Wednesday, August 18, 2010

August Secret Agent #11

TITLE: The Cell
GENRE: Thriller with Romantic Elements

I stopped caring 368 scratch marks ago, but something compels me to keep track of the days. The little hashes on the wall give me false purpose and I pursue the routine task with vigor. But it doesn’t stop my mind from wandering into forbidden territory. How many more scratches will these walls hold? And, worse, what if I run out of space before death frees me.

- from the journal of Oliver Shaw



Death was a whore, cheating Oliver Shaw out of more and more blood and still leaving him unsatisfied.

A sudden burst of white-hot truth shot up his spine and into his fingers. His heart kicked out a stuttered beat. You’re still alive. The taunt hissed across his foggy brain, bringing with it an unwanted sense of awareness.

Cold concrete pressed against his cheek. A bead of moisture leaked out from under his eyelids, loosening the dried blood that had crusted there. His stomach heaved. He sucked in a breath and choked on the bile that filled his throat along with the stench of excrement and putrid food.

Open your eyes, you gutless coward.

He gritted his teeth and dragged his eyelids open. A sliver of light speared into his retina, blinding him with a sharp ache to the back of his skull.

The light bulb.

That single f****** bulb. Always on. Always grounding him in its glaring reality.

He couldn't take another day in this hellhole.

13 comments:

Bethany Elizabeth said...

I LOVED the journal entry, it definitely grabbed me. I also like his reaction to the lightbulb. Great job! If I had to critique anything, it's probably that the level of gore is a bit too high when I haven't gotten to care about the character yet. But that's entirely subjective, and it's very well written.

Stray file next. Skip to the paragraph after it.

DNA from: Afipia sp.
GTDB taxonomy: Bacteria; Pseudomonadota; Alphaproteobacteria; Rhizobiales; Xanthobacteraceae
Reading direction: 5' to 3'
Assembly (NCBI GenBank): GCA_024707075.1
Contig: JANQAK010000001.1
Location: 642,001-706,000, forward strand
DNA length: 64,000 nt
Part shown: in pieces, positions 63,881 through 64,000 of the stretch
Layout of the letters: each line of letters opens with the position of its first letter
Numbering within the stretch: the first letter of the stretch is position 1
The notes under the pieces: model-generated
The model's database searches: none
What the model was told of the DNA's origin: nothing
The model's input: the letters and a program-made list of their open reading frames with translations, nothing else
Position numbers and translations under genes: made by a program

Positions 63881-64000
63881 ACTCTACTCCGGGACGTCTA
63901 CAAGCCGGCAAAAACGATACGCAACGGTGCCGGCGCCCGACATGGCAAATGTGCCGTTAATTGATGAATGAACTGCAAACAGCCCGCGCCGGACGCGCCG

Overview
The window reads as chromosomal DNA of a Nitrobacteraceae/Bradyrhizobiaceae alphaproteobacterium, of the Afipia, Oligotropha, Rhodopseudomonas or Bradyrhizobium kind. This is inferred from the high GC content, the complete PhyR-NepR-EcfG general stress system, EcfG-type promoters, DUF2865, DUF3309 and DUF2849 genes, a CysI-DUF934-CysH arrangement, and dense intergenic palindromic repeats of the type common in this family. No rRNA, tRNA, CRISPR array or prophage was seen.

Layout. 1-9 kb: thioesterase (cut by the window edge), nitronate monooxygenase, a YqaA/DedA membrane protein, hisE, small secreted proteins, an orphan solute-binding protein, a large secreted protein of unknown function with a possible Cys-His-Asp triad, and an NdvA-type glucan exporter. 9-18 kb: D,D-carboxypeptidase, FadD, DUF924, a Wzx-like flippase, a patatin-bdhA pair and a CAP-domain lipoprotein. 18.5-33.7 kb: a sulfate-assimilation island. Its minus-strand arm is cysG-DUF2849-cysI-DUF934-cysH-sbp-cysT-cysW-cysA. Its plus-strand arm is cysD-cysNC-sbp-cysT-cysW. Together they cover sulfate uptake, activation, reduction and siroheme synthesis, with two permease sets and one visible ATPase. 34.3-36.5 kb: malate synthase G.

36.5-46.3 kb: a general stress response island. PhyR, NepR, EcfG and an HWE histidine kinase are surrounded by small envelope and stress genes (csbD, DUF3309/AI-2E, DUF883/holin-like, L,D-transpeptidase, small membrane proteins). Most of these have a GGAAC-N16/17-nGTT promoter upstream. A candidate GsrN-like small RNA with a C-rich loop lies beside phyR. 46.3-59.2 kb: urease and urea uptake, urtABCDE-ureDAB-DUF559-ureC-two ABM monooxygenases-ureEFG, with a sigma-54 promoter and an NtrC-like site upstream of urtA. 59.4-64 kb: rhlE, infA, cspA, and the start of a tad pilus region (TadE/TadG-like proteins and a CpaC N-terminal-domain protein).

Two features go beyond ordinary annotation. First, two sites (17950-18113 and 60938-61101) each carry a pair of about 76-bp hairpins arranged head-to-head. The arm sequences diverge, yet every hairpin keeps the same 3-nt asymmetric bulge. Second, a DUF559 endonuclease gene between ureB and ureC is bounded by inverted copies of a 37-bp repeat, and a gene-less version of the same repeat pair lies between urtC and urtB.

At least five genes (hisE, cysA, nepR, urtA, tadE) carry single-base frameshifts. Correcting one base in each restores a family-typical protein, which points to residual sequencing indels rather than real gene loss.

Huntress said...

Interesting. I am 80 - 90 percent hooked.

Good sentence structure and I love the flow. The descriptions are just right, enough to give the reader a picture (and almost a taste) of the scene without causing disgust. Good job.

I had to read the first line after the quote several times to ‘get’ it but chalk that up to my slow mental process.

I see no grammar, adverb/adjective, back-story problems. It seems polished and first rate.

Good Job!

Walter Thurman said...

The biggest problem with a 250 word snippet is that we rarely get the opportunity to connect to the character(s) we're reading about. This one is no different. Oliver Shaw obviously is living in some kind of hell, and that's presented very clearly. I might cut back on some of the adjectives in the middle (white-hot truth, stuttered beat, foggy brain) only to let if flow a little faster, but that's more personal preference than anything.

I'm hooked.

Lucy Woodhull said...

I generally enjoyed this, but I admit - I have no idea what "Death was a whore, cheating Oliver Shaw out of more and more blood and still leaving him unsatisfied." means. You don't need the last name in this line, since you have it in the journal entry. Not really my kind of thing, but well done!

Joel Q said...

Good imagery.
I'd like to see how the journel entry played into the novel. Just the one, or an entry with every chapter, etc...

Sandra said...

I'd read more, although I have to say I was sorry that the journal entry wasn't 'it' - I could have happily stayed there in first person.
And I wasn't sure what the 'white-hot truth' was - that Death was a whore? Or that he was still alive and he should stop complaining?